Pierre Werner et l’Europe : pensée, action, enseignements – Pierre Werner and Europe: His Approach, Action and Legacy
Edited By Elena Danescu and Susana Muñoz
The centenary of the birth of Pierre Werner (1913–2013) offered a timely opportunity to reflect on the personality and achievements of this politician from Luxembourg who left his mark on the future of his country and on the European integration process. On 27 and 28 November 2013, some 30 renowned experts and researchers including historians, economists, legal experts and political scientists, together with major players in economic and monetary affairs, assembled in Luxembourg for a conference during which they analysed Pierre Werner’s European vision and offered an international perspective on the relevance of his approach in light of the challenges facing us in the 21
The Dutch “Contribution” to the Werner Plan
← 216 | 217 →The Dutch “Contribution” to the Werner Plan
Senior Researcher, Huygens Institute for the Historyof the NetherlandsRoyal Netherlands Academy of Arts and Sciences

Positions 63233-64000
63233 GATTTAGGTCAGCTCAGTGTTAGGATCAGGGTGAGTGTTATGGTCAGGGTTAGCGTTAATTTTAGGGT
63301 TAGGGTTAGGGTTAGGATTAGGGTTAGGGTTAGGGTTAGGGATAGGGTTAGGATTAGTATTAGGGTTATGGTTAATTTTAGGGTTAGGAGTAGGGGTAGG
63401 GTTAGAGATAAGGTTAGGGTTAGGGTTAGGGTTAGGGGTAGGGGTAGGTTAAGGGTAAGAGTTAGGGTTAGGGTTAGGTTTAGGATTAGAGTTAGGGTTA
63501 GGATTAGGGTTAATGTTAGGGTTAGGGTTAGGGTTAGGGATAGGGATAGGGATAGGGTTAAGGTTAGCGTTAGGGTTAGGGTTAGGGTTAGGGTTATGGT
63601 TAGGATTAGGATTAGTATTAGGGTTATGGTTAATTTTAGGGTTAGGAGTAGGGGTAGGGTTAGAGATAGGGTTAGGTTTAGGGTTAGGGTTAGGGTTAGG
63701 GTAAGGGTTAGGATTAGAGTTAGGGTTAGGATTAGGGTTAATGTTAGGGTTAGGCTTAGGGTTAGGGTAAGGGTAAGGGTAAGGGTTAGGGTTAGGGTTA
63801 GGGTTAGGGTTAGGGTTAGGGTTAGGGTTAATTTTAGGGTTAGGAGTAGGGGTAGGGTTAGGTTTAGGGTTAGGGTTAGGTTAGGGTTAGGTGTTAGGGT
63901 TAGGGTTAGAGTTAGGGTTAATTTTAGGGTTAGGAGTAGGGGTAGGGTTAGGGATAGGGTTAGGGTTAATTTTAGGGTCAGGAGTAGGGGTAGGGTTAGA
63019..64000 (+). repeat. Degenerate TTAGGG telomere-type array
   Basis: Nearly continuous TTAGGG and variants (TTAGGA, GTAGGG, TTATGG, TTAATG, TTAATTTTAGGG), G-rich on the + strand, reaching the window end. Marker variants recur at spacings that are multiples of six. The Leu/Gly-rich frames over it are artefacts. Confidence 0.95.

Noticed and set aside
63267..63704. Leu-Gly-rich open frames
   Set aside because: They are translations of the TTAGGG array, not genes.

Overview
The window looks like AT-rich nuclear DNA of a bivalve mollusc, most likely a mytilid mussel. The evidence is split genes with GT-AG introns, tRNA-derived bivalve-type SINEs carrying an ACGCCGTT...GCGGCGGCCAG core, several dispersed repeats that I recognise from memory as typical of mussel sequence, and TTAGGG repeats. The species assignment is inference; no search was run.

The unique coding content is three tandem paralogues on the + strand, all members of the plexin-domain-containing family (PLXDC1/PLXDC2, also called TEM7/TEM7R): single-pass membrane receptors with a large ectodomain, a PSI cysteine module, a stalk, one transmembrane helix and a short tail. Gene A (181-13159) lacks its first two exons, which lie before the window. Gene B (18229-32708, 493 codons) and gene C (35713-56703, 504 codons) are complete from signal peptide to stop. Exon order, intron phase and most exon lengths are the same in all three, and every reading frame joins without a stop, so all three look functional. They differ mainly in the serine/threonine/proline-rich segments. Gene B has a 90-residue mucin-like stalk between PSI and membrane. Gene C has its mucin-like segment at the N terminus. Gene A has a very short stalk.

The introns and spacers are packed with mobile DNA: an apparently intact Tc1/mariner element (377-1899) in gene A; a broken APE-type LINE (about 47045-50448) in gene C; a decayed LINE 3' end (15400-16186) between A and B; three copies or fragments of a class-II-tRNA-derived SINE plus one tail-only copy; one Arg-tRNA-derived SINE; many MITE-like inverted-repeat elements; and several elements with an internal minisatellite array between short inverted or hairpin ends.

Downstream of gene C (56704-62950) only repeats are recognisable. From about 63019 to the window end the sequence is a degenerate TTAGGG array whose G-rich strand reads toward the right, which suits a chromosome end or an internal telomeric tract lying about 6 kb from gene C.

Although the Dutch had been present at the birth of European cooperation, they were somewhat reluctant participants in the process, forever seeking a balance between their old Atlantic and their new continental interests. This was true of their perception of European politics, as well as of their assessment of monetary matters within European cooperation. It was thus not entirely surprising that The Hague expressed reservations about the idea of setting up a special committee to devise a plan in stages for economic and monetary integration. It was clear that such a process would imply harmonisation at the European level, together with the transfer of financial and economic powers to the Community. Yet doubts went further: could there even be monetary progress without advances in economic and political integration? The Hague was not sure, and its representative on the Werner Committee, set up to develop a roadmap for this uncharted terrain, never tired of pointing this out. The present contribution will examine the Dutch role in the Werner Committee from the perspective of The Hague’s participation in European integration.1
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